Tuesday, June 27, 2017

は is ha or wa?

If you have started learning Japanese you might have noticed or been told that the hiragana ha は is sometimes pronounced wa. This is even there's already another hiragana specifically for the syllable wa わ. So how can you tell if は is pronounced wa or ha in a phrase? Is there even a way? Is it really that confusing all the time?

Well, to begin with, the reason for all this is that ha は is the normal syllable. The default. And wa は is only pronounced that when it represents the waparticle. If it's not the particle, then it's ha. If it's the particle, then it's wa. Simple like that. (by the way, wa わ is always just wa)

How to tell if は is read wa or ha - a flowchart diagram: if は is the wa particle, then wa, if not, then it's ha. If わ is the wa particle, then it's wa, and if it's not, it's wa too.

How to Tell When は Is The Wa Particle?

I mean, that sure sounds like a very difficult, troubling question, doesn't it? The mysterious, two-faced, quantum-Schrodinger は is both ha and wa until you figure out whether it's part of a word or not. This is certainly a problem since there are so many words with ha syllable in them in Japanese. For example:
  • hachi wa hashiru no wa hayai noni hachi-i shika torenakatta
    The bee is fast at running, but couldn't get anything other than the 8th place.

As we can see above, that's a lot of words that start with ha は: hachi, hashiru, hayai, hachi again. With so many words that start with ha は it was extremely, ridiculously difficult to tell the two wa は particles apart from the rest of those ha は. I mean, let's take a good look at that sentence again:


Can you tell which of the は above are actually ha は and which are the wa は particle? If you can't let me tell you: they are all the wa particle!!!

How is this possible??!?!?!? Where did the normal ha は's go to?!

It's simple. There are no inflections in Japanese that contain the ha は and almost all of the verb stems and words are written with kanji instead of hiragana. That means は is almost always the wa particle!

"But I'm reading texts with hiragana only! I can't read kanji!"

Well, first, stop doing that. I repeat: do not read texts with hiragana only.

They are a pain in the ass to read. They hurt your eyes. You can hardly tell where a word starts and the other ends. Japanese was not designed to be written or read without the kanji, so go read something with the kanji. Something with furigana beside the kanji so you can actually read it.

I'm not understating it when I say normal Japanese only has the actual ha は syllable appearing in the furigana reading aid, it's almost never in the main text.


Of course when I say almost never I don't mean never never. There are exceptions.

One of them are onomatopoeia. This one is pretty easy, since there's literally only two or three of them:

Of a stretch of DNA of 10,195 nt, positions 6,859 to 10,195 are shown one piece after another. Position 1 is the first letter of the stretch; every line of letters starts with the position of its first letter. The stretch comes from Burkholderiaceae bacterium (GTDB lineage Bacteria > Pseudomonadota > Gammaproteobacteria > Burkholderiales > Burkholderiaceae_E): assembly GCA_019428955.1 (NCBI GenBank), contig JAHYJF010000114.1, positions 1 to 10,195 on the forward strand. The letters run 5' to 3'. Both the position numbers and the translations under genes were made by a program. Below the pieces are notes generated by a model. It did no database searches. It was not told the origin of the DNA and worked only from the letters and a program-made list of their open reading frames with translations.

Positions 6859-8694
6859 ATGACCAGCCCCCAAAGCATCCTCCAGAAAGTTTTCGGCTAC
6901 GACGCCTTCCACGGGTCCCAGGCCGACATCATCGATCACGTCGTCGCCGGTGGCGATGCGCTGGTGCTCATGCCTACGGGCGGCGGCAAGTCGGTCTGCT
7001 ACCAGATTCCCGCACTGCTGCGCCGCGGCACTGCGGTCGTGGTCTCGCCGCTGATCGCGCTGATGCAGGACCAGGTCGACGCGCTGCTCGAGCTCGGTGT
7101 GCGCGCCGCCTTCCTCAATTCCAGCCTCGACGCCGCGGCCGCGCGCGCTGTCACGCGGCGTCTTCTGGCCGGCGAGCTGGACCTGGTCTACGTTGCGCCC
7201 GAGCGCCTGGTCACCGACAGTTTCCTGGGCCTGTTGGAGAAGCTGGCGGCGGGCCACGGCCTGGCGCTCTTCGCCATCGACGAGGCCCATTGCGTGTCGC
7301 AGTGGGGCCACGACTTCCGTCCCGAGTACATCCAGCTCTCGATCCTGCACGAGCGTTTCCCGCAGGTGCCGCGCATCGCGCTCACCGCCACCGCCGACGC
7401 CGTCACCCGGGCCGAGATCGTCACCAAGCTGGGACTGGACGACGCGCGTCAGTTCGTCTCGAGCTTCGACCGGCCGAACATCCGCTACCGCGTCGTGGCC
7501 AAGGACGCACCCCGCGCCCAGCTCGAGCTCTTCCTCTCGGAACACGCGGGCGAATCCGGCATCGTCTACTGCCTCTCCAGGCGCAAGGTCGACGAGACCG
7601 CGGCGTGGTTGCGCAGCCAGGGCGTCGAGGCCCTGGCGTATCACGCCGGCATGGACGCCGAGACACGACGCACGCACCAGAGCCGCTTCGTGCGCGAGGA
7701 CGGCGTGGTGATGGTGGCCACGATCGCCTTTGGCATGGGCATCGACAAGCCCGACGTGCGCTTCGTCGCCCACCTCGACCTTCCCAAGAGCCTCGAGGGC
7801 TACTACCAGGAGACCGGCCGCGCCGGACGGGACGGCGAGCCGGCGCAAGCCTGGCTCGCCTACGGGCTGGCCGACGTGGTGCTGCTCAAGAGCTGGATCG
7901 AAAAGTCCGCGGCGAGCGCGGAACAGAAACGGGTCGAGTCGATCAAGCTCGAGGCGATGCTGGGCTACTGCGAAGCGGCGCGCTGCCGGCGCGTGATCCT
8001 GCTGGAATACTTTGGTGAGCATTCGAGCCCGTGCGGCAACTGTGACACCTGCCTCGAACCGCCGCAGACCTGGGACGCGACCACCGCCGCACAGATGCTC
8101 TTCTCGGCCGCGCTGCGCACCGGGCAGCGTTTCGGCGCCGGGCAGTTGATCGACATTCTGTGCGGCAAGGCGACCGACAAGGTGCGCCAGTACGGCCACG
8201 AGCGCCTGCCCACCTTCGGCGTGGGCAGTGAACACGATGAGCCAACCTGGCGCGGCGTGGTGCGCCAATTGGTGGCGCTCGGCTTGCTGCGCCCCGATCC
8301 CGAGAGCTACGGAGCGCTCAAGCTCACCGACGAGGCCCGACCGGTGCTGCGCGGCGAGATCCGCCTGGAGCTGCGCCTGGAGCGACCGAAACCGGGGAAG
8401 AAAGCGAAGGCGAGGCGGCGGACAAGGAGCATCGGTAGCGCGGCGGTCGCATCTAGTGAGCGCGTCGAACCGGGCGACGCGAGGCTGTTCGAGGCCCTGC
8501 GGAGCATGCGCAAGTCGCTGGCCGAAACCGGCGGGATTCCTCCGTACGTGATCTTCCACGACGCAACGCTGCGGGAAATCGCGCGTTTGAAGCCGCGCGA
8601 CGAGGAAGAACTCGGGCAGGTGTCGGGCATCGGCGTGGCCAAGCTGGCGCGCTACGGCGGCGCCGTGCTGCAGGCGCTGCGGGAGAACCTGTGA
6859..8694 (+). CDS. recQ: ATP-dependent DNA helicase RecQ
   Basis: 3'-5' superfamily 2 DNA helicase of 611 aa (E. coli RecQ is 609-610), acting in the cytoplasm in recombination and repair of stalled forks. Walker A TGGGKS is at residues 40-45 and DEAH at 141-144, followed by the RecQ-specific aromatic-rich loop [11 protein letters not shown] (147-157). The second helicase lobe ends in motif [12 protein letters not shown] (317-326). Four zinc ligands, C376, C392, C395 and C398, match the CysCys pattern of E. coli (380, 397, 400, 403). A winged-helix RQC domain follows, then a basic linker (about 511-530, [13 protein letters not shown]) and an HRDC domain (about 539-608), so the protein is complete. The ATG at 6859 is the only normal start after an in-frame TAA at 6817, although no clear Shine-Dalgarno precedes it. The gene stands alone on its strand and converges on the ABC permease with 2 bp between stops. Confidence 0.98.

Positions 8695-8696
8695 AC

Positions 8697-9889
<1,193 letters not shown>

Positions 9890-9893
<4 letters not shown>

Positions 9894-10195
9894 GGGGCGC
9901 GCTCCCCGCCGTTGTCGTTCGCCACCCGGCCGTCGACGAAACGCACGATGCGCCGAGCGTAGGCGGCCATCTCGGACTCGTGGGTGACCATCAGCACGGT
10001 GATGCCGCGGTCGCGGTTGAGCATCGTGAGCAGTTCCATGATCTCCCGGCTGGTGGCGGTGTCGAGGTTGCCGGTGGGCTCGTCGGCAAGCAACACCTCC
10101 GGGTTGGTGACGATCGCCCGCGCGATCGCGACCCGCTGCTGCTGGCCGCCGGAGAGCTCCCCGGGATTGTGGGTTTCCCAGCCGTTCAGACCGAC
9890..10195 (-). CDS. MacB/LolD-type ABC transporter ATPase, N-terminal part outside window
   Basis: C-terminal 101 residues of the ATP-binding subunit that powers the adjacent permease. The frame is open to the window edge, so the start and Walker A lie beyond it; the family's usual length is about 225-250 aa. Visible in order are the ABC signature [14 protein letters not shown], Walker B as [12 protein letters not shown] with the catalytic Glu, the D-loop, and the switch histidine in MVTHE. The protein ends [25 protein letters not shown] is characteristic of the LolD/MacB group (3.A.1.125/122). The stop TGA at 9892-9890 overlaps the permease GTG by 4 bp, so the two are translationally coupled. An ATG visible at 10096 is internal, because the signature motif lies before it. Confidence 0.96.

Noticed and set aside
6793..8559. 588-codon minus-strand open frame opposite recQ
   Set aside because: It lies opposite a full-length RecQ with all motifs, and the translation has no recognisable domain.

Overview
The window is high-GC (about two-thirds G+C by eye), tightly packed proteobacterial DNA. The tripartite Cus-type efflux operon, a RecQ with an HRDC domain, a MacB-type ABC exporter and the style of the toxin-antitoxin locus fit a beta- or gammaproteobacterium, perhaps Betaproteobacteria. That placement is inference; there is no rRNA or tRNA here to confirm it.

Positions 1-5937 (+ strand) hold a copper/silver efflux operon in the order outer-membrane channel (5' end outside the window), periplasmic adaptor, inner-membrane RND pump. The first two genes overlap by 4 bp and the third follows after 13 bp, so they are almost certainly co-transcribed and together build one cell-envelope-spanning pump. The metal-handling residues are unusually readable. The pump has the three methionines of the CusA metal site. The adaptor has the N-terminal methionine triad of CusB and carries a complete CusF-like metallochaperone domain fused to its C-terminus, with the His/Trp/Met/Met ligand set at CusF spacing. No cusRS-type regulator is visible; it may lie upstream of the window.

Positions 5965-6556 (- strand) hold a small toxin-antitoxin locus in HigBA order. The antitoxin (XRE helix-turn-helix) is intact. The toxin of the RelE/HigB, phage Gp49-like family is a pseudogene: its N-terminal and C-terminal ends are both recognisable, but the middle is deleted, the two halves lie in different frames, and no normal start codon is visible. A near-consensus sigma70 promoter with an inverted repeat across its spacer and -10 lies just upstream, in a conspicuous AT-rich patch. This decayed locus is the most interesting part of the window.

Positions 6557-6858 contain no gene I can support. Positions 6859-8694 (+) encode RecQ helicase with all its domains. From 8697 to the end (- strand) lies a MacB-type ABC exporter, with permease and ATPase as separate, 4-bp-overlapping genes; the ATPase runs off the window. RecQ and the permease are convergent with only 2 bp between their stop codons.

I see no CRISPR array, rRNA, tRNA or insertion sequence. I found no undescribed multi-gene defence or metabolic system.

• ha
  • ha
    Hah... (pant, sigh, etc.)
  • haha はは
    Haha hahaha hah... heh (laugh)

We're done here.


Next there's children.

I assume Japanese children speak like a bunch of drunken morons in real life because whenever child-speak is written the kanji are just thrown away to give that extra "idk wtf this kid is talking about" feeling.

For example, say we have the word haha 母, "mother." Normally you'll find this word written with the kanji. However, a lot of words spoken by children end up deliberately written with kana, specially this one. This means the impossible to mistake 母 becomes the utterly confusing haha はは.
  • haha wa hachi wo tsukamaeta はは は はち を 捕まえた
    Mom caught a bee!

Some authors do the favor of including spaces around words and particles, but don't count on it.

Children also end up having a lot of dialogue full of misspellings and other shenanigans. There is no saving you there. Just beware of children talking in manga in general.

It Was Actually The Wa Particle All Along!

A few common words look like they are written with the ha は syllable at the end, but they are actually being written with the wa は particle and you just haven't noticed it was the wa は particle yet because nobody has told you it was actually the wa は particle and you just figured it was one of those Japanese language mysteries you'd one day learn about down the road.

Well, today is the day, and the words are:
  • dewa では
    As for (that). With (that).
    I'll be taking my leave.
    (actually the particles de で and wa は together)
  • kon'nichi wa 今日は (こんにちは)
    Good morning.
  • konban wa 今晩は (こんばんは)
    Good evening.

So now you know why it's read kon'nichi wa こんにちは and not kon'nichiha.

But don't worry. You can actually find kon'nichi wa 今日は misspelled as kon'nichi wa こんにちわ by Japanese natives sometimes. It's such a grammar gotcha everybody has trouble with it.

1 comment:

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  1. Why don't they just use spaces???
    Why does kanji even exist? It takes a decade to learn, they're hard to remember, even for the native speakers. Maybe it's to discourage foreigners from learning :).
    Also they are hard to see if you are visual impaired, or the font is too small (the detail on some is immense), unlike in latin alphabet with each of the 52 characters, sufficiently distinct and simple.
    I understand that Japanese is full of homonyms, and kanji is there to mitigate this problem, but couldn't they just invent special characters, similar like the small-tsu to designate if the word is a verb or noun or adjective, or something the like?

    And, Thanks! This site helped me better understand this confusing yet fascinating Language. I don't plan learning it, because I won't gain allot. Still its interesting seeing how other cultures think different.